The contraction of muscles allows the heart to beat from the early stages of life to the time of death without a single break. Muscle contractions also help generate body heat when needed, because of the large proportion of the body mass that it makes up. The active muscles release large amounts of heat and the blood transports heat to other tissues of the body for homeostasis. Other involuntary muscle contractions assist in the digestion of fluids and food. The primary function of muscle is to permit movement throughout the whole body. Without movement the purpose for living is nonexistent and futile. Why do we need 3 different kinds of muscles? Due to the complexity of the human body, three different types of muscle fibers are deemed necessary. A primary characteristic the three types of muscle tissues share is the ability to contract. The first type of muscle tissue is called skeletal muscle tissue. These groups of muscles can be controlled through conscious thinking. Therefore they are considered voluntary muscles. Facial expressions, writing, talking, chewing, sneezing, and dancing are just a few examples of skeletal muscle tissues at work. The ability to do what is considered simple, body movements is the skeletal musclesв doing. Smooth muscle tissue is the second type of muscle tissue. It lacks striations; hence the name. These muscles involuntarily contracts, and can be located in intestines, blood vessels, urinary bladders, uteruses, and stomachs. Peristalsis, a type of smooth muscle contraction, is a wave-like motion that helps push food through the digestive tract. This movement can also help contract blood vessels. Smooth muscle tissue serves the purpose of aiding in bodily functions. The third and final type of muscle fiber is cardiac muscle. The only location cardiac muscle is found is in the heart. The striated cells of cardiac tissue have a single nucleus, and join end-to-end. Intercalated disk is the term for the junction in which the cells meet. The main goal of the cardiac tissue is to allow the heart to continually beat without ever resting. Although if the heart is overworked, a heart attack occurs, and damage to the cardiac tissue is permanent.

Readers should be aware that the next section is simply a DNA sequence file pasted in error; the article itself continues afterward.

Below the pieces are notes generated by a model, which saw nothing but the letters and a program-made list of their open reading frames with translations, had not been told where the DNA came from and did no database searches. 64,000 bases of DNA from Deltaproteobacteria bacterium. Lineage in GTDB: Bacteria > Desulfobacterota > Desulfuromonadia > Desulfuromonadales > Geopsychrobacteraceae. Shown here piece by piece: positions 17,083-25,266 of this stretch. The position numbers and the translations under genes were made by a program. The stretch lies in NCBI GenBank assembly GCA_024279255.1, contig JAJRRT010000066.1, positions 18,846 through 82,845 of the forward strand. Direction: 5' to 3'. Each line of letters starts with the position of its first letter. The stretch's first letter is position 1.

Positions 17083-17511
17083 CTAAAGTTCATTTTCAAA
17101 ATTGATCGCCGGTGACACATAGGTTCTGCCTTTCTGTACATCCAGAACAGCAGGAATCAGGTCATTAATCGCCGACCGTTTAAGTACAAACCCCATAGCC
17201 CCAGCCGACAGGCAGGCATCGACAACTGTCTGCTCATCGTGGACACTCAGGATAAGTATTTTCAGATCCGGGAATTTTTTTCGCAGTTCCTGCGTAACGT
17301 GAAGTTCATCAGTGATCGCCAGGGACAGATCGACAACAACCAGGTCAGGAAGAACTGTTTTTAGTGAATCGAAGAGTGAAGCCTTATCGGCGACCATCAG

Without the three different types of muscle tissue, the human body is limited in movement. Human life would definitely cease to exist without varied muscle tissue. Muscles can also be used for energy when we need it the most. When we burn all of our fats we can use it as backup energy, which has both negative and positive. Skeletal Muscles are anchored by tendons to bones and is used for moving and maintaining posture. Though this postural control is generally maintained as a subconscious reflex, the muscles responsible react to conscious control like non-postural muscles. An average adult male is made up of 40в50% of skeletal muscle and an average adult female is made up of 30в40%. Smooth Muscles are involuntary and are found within the walls of organs and structures such as the esophagus, stomach, intestines, uterus, urethra, bladder, blood vessels, and even the skin (in which it controls erection of body hair). Unlike skeletal muscle, smooth muscle is not under conscious control. Cardiac muscle is also an involuntary muscle but is more akin in structure to skeletal muscle, and is found only in the heart. Cardiac and skeletal muscles are striated in that they contain sarcomeres and are packed into highly-regular arrangements of bundles; smooth muscle has neither. While skeletal muscles are arranged in regular, parallel bundles, cardiac muscle connects at branching, irregular angles (called intercalated discs). Striated muscle contracts and relaxes in short, intense bursts, whereas smooth muscle sustains longer or even near-permanent contractions. What do they do for us? As a general overview, muscles produce movement (both voluntary and involuntary), help with our posture, and help to produce and maintain about 85% of our body heat. Red muscle: rich blood supply, many mitochondria (ATP), much myoglobin Contracts slowly, capable of long term activity without fatigue (slow twitch) White muscle: limited blood supply, few mitochondria, little myoglobin Capable of fast contractions and can develop great tension, fatigues quickly (fast twitch)